'I still love Amazon' compared to the other FAANG stocks: Former Twitter CEO

Key Points
  • Amazon is the best buy in the FAANG class, former Twitter CEO Dick Costolo says.
  • "It's hard to imagine that company doesn't continue to do extremely well," he argues, pointing to its growing cloud business.
Former Twitter CEO breaks down tech’s sharp sell-off

Dick Costolo, former CEO of Twitter, told CNBC on Tuesday that Amazon is his preferred pick among slumping tech stocks.

"I still love Amazon amidst the rest of what's happening in the FAANG stocks here," he said on "Squawk Alley."

FAANG is a group of the nation's biggest tech companies, including Facebook, Amazon, Apple, Netflix, and Google parent Alphabet. Those stocks, all in bear market territory, have collectively shed more than $1 trillion in market value since they hit 52-week highs.

Facebook has been the biggest loser of the bunch, down about 25 percent year to date. In addition to market forces, the social network has recently been reeling from a New York Times investigation into its handling of Russian interference in the 2016 presidential election. Netflix leads the class, still turning in gains of more than 35 percent year to date followed by Amazon up nearly 30 percent; Apple up 4.6 percent; and Alphabet down about 2.2 percent.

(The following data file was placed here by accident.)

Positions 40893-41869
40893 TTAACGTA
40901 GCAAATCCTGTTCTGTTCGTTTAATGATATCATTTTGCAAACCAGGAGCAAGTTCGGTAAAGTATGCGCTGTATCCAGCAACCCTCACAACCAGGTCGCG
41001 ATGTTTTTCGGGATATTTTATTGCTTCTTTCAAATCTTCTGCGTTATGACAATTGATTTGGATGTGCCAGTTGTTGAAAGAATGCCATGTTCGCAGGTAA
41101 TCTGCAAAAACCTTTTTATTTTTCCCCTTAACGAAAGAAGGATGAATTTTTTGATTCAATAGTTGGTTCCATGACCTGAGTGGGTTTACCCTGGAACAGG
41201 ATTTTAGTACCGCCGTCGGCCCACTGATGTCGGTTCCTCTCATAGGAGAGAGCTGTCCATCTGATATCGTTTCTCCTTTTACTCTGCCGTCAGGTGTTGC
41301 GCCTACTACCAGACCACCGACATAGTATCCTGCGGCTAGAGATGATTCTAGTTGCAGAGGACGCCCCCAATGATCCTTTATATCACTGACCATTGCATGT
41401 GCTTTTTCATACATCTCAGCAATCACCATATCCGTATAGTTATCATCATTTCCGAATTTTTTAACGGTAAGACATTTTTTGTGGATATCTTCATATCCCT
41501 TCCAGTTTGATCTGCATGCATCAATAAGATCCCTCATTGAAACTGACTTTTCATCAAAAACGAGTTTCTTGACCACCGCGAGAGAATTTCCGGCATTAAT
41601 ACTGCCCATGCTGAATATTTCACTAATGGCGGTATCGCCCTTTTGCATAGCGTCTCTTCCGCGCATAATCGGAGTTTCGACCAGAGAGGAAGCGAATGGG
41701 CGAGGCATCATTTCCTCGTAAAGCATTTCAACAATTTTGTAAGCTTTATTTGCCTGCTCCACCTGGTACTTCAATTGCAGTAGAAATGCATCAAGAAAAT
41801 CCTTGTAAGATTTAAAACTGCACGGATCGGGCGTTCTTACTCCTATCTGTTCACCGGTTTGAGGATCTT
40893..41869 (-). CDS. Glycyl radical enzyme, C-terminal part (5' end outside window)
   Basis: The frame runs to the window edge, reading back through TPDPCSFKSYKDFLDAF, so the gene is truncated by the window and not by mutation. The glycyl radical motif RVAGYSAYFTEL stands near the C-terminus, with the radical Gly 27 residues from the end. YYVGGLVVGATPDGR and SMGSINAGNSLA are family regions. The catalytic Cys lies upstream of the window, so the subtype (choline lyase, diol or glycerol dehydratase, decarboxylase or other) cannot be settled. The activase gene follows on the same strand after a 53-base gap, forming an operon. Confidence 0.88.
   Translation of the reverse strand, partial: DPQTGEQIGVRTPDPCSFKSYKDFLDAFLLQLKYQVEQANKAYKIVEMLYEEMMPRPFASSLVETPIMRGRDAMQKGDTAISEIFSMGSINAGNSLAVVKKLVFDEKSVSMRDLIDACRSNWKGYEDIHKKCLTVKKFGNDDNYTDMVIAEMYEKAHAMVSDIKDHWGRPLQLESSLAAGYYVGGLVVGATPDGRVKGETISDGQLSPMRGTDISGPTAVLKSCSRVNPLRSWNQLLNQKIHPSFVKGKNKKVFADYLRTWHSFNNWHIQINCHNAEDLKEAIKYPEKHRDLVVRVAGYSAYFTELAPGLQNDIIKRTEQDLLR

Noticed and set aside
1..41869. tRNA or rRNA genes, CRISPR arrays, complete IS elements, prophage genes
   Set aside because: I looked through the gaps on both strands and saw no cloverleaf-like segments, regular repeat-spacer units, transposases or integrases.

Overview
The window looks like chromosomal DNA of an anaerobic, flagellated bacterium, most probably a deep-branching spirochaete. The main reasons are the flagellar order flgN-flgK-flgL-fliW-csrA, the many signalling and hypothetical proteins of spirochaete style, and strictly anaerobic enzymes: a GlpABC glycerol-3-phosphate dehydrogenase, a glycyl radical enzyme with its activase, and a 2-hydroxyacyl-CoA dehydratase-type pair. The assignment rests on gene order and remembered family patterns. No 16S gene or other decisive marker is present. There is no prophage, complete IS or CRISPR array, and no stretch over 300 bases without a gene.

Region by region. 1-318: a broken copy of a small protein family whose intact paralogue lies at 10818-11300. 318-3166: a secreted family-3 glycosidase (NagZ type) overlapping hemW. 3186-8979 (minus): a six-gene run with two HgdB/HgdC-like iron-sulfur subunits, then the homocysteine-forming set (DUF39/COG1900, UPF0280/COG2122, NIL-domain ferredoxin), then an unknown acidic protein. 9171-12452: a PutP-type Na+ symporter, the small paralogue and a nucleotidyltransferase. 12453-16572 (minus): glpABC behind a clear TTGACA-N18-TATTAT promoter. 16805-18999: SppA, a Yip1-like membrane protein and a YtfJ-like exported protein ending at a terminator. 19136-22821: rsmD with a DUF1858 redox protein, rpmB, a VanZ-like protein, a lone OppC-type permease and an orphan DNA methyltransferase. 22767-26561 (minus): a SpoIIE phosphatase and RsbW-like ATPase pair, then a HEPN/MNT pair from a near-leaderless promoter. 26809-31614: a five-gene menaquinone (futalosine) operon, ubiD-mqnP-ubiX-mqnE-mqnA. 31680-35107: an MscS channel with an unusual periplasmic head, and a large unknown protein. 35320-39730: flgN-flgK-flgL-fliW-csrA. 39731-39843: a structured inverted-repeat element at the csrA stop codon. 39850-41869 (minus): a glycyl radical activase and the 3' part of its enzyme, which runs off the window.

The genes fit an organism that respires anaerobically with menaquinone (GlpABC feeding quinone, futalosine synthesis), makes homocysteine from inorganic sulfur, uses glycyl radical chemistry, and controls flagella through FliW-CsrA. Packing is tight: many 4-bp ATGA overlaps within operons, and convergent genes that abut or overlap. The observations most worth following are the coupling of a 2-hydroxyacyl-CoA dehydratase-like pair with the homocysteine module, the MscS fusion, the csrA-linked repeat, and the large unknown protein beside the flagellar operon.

The Nasdaq Composite, which is loaded with tech stocks, fell further into correction territory Tuesday, closing down 1.7 percent. The  dropped 1.8 percent and into a correction, down 10.2 percent from its 52-week high.

Costolo, who led Twitter from 2010 to 2015, thinks Amazon has been "thrown in the mix." The Seattle-based company is down more than percent from a 52-week high, which was set prior to October's big sell-off.

"I know that the stock was down on sort of forecasting some retail weakness, but it's hard to imagine that company doesn't continue to do extremely well," said Costolo, a partner at the venture capital firm, Index Ventures. "AWS, Amazon Web Services, is just a cash machine." AWS is Amazon's cloud business, which grew 46 percent in the third quarter.

— CNBC's Michael Sheetz contributed to this report.